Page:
Proposal puts the pedal to the metal

16:00, Feb 19 2010
Jan Gehl
URBANIST: Danish urban designer Jan Gehl in Christchurch in 2008. The Christchurch City Council is now considering his suggestions for improving the city.

Cyclists will be the big winners if a proposed shakeup of Christchurch's inner city gets the green light.

More people will live in the inner city, people and bikes will dominate and public spaces will be more used if Danish urban designer Jan Gehl gets his way.

His $314,000 Christchurch City Council-commissioned report, released yesterday, contains 110 recommendations. Councillors will next week decide which should be investigated.

Central city businesses were shown the plan at a breakfast and have welcomed it.

Getting people on bikes by "spoiling" them was the best way of encouraging more cyclists into the city, Gehl said.

Giving cyclists a four to six-second "head start" at intersections, continuous cycling lanes, replacing some car-parking spaces with cycle racks and giving cyclists more space on roads are suggested.


Spokes Canterbury secretary Nigel Rushton welcomed any moves to improve access and safety for cyclists.

Continuous cycle lanes offered safety while a pedestrian-dominated environment in the inner city would encourage more to bike there, he said.

The report identifies pedestrians as the most important group.

They would get more walking routes, car-free streets and priority in certain streets. Giving them more time to cross streets was important, Gehl said.

"The pedestrian signals should be better timed so that pedestrians have a reasonable time to cross, a minimum time to wait."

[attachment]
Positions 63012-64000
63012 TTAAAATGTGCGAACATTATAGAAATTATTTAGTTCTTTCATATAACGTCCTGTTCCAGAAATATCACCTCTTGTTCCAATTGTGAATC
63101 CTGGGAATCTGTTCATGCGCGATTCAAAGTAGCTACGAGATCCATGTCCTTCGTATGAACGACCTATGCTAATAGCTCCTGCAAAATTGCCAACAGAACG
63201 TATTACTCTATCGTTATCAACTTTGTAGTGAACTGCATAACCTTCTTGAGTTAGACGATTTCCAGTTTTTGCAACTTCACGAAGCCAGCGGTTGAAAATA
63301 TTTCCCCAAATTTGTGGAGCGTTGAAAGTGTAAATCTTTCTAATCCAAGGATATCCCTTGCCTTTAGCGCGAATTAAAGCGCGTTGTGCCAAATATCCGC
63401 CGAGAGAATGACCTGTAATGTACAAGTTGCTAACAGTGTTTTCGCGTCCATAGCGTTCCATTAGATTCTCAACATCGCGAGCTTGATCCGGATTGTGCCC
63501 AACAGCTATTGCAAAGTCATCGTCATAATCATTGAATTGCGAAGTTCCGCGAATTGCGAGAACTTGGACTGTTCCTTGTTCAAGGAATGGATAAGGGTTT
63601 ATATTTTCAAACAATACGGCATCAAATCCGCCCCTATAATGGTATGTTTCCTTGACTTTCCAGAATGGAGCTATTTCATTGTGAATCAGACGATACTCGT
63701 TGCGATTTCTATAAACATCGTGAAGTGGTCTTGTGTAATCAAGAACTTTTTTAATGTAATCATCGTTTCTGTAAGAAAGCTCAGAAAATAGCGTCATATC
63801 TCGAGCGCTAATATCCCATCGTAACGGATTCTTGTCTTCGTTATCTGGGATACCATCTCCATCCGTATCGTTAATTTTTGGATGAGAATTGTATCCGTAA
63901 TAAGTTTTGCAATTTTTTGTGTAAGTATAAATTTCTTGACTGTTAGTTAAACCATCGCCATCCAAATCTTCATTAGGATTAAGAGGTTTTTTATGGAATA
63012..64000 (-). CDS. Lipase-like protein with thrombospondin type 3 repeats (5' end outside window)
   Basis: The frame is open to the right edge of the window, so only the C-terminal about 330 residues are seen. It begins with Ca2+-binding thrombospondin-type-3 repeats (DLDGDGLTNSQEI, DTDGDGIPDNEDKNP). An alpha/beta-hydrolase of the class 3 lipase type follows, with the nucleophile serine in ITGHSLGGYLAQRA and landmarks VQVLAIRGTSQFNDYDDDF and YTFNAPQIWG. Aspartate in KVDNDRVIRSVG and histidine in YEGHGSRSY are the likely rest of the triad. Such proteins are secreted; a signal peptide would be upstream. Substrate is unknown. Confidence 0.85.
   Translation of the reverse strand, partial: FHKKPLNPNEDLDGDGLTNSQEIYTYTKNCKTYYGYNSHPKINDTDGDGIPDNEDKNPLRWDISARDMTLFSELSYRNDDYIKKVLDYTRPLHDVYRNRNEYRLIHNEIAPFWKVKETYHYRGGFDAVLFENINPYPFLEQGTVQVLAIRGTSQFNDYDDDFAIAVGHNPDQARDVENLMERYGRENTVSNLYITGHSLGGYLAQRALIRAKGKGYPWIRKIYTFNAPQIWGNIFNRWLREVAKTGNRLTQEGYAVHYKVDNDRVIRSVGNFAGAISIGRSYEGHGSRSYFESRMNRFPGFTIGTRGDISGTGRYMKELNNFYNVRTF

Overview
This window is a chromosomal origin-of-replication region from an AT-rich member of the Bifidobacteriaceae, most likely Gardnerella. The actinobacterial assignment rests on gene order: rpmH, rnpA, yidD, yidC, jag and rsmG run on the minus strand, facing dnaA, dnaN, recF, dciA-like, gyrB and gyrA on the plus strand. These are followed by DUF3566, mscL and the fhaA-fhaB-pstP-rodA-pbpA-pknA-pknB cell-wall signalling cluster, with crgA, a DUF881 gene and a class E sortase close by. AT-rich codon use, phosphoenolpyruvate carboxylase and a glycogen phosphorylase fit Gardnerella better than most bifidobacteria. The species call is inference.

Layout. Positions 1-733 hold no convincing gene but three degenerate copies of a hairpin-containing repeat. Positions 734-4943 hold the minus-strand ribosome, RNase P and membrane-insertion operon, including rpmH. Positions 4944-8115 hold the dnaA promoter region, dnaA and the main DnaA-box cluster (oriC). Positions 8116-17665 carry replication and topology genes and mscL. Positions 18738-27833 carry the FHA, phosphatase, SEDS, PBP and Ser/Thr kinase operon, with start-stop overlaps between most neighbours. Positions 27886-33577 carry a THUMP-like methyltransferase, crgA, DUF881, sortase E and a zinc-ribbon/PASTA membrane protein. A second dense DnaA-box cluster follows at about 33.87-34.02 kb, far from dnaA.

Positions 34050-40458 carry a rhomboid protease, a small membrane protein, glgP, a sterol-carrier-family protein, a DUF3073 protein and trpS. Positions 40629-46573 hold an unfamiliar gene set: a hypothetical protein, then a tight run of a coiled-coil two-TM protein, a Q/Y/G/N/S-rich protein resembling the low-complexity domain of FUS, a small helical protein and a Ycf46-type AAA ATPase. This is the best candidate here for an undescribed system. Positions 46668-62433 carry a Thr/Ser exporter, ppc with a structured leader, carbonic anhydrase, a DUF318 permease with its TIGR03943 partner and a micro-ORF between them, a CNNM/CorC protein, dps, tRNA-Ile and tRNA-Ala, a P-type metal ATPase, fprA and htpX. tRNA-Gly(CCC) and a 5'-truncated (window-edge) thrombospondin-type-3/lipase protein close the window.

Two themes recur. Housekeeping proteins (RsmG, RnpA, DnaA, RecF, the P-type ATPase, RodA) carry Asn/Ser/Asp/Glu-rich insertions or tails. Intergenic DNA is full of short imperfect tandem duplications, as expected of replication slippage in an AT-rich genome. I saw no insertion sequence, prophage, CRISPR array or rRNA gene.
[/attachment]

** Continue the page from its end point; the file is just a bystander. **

Gehl wants a simplified public transport network with a "bus ring" around the heart of the city.

He mooted reducing the numbers of buses on Colombo St and Cathedral Square and letting bus routes only "touch the periphery" of the city centre.

The tramway system should be extended and light rail eventually introduced.

Gehl called for a "traffic calmed" city centre with speed limits of 30kmh. Key one-way streets should be changed to two-way with pedestrian refuges to stop streets being barriers.

He recommended reduced central-city parking space.

Remaining parks should be short-term only with parking buildings at key entry points to the city.

Other recommendations include more trees, "pocket parks" of small green spaces, improving access along the Avon River and encouraging more activities at night.

Mayor Bob Parker said the report was "a vital health check" to ensure the city got the best out of its natural and built assets.

Central City Business Association chairman Paul Lonsdale said anything encouraging younger and older people into the centre city was welcome.

The council was already investing there and private property owners would do the same if Gehl's initiatives were introduced.

The Press